This garden has been analysed, hyperbolised and dissected in every imaginable way. A library has been written about every aspect of it, not to mention millions of photographs! What more can one possibly add? Maybe only my own ‘humble’ perspective for what it’s worth.
This is a garden I’ve wanted to visit since first hearing about it as a horticulture student, but being so far in so many ways from Australia I had no expectation I ever would. The story of its creation and re-creation still captivates me, undiminished by the reality of spending time there (which I did in November last)!
A little ‘mise en scene’. French painter Jacques Majorelle first visits Morocco in 1917. Bewitched by the country, he moves to Marrakech, and in 1923 buys the land where Jardin Majorelle stands. He spends 40 years creating the luxuriant garden, in between his day job as painter and decorative artist, and his many journeys south across the Atlas Mountains. Some say the garden is his most dazzling work – quite a tribute, as he painted some wonderful and highly regarded artworks. Regardless of this, it is truly a special place.
Majorelle opened the garden to the public in 1947 to fund its maintenance and its fame was established. Sadly, in the final years of his life needs forced him to sell the garden, and after his death in 1962 it fell into disrepair. Then along comes Yves St Laurent (French fashion designer) and partner Pierre Bergé who discover the garden on their first visit to Marrakech in 1960. They buy it in 1980, saving it from the proposed hotel complex development, and undertake restoration of the garden. Deep pockets, vision and passion.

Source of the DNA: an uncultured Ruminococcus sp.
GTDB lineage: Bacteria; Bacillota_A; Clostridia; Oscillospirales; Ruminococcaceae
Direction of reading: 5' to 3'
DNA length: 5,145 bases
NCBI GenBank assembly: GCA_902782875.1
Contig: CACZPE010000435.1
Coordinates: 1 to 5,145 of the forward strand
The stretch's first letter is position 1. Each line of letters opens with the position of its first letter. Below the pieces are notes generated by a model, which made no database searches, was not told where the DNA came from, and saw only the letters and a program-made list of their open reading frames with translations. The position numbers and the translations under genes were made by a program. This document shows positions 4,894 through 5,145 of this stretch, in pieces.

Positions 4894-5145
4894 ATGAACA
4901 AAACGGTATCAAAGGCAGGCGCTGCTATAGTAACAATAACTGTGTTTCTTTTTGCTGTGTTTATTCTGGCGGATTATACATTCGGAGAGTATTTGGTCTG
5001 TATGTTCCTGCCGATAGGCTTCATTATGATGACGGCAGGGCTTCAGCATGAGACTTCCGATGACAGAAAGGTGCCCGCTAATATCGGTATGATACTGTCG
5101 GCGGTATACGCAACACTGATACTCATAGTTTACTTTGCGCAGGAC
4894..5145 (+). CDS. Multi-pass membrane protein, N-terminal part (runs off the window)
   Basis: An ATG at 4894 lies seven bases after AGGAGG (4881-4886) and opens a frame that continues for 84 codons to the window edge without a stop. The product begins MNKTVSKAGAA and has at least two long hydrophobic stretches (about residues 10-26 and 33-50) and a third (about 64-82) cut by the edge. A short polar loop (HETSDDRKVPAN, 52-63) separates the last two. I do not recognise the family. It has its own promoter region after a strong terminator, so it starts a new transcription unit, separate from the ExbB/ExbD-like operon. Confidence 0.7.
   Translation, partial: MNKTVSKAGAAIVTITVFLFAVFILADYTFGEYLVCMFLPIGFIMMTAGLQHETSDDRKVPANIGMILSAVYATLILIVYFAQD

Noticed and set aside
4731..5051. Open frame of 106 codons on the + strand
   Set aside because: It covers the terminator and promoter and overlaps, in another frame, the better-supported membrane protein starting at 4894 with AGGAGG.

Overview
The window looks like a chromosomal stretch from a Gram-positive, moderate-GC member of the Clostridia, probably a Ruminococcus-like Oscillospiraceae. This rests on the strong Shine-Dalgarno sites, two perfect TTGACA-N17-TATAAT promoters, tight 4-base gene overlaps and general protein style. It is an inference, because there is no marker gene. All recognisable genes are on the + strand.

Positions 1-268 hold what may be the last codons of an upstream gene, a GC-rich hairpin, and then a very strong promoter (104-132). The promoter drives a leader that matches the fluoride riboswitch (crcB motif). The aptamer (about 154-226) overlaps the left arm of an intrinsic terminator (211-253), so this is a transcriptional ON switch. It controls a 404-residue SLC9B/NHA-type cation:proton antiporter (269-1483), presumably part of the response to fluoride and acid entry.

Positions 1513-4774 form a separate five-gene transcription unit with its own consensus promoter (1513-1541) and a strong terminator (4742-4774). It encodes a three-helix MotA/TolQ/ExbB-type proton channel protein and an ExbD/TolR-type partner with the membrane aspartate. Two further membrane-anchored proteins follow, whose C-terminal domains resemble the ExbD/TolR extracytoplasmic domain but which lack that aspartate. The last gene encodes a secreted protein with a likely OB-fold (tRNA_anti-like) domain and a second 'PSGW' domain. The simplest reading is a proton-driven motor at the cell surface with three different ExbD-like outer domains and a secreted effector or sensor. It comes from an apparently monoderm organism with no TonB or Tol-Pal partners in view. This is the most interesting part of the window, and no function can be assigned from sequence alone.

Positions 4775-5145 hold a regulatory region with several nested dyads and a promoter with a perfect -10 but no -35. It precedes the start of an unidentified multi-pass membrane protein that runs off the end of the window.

They bring the garden back to life, always respecting the vision of Jacques Majorelle. The painter’s studio is transformed into the Berber Museum to house their very fine private collection of Berber art. After Yves St Laurent’s death in 2008, Pierre sells the property to the Jardin Majorelle Foundation which preserves the heritage and maintains the site for public visits.
Both incarnations of this garden are as an artist’s garden, born of artistic talent, dedication and love of gardens. It is like an artwork – and a unique masterpiece. That it is one of Marrakech’s long-running prime attractions attests to its near-universal appeal. On my way to the garden I wondered what effect it would have on me, the anticipation gave me butterflies. Nervous excitement? It must sound funny to say this about visiting a garden – especially amidst the cacophony that is the streets of Marrakech! As much as anything, I feared that I wouldn’t like it – but I really wanted to.
Would the ‘Majorelle’ blue be as exciting as it sounds? It is. What state of repair would it be in? It is immaculate. Would I actually like the garden? Yes, but not everything about it. Like an artwork, elements are subject to personal predispositions and mine are mostly colour-related. The colours are bold, and while the brilliant blue alongside the greenery made me happy, the reddish paths and bright pots felt overstated. Unlike a work of art, it can be, and I’m sure is, altered adjusted and slightly adapted to the whims of those entrusted with its appearance – and I have no doubt these are artistically gifted people with a brief to remain faithful to its creators’ visions.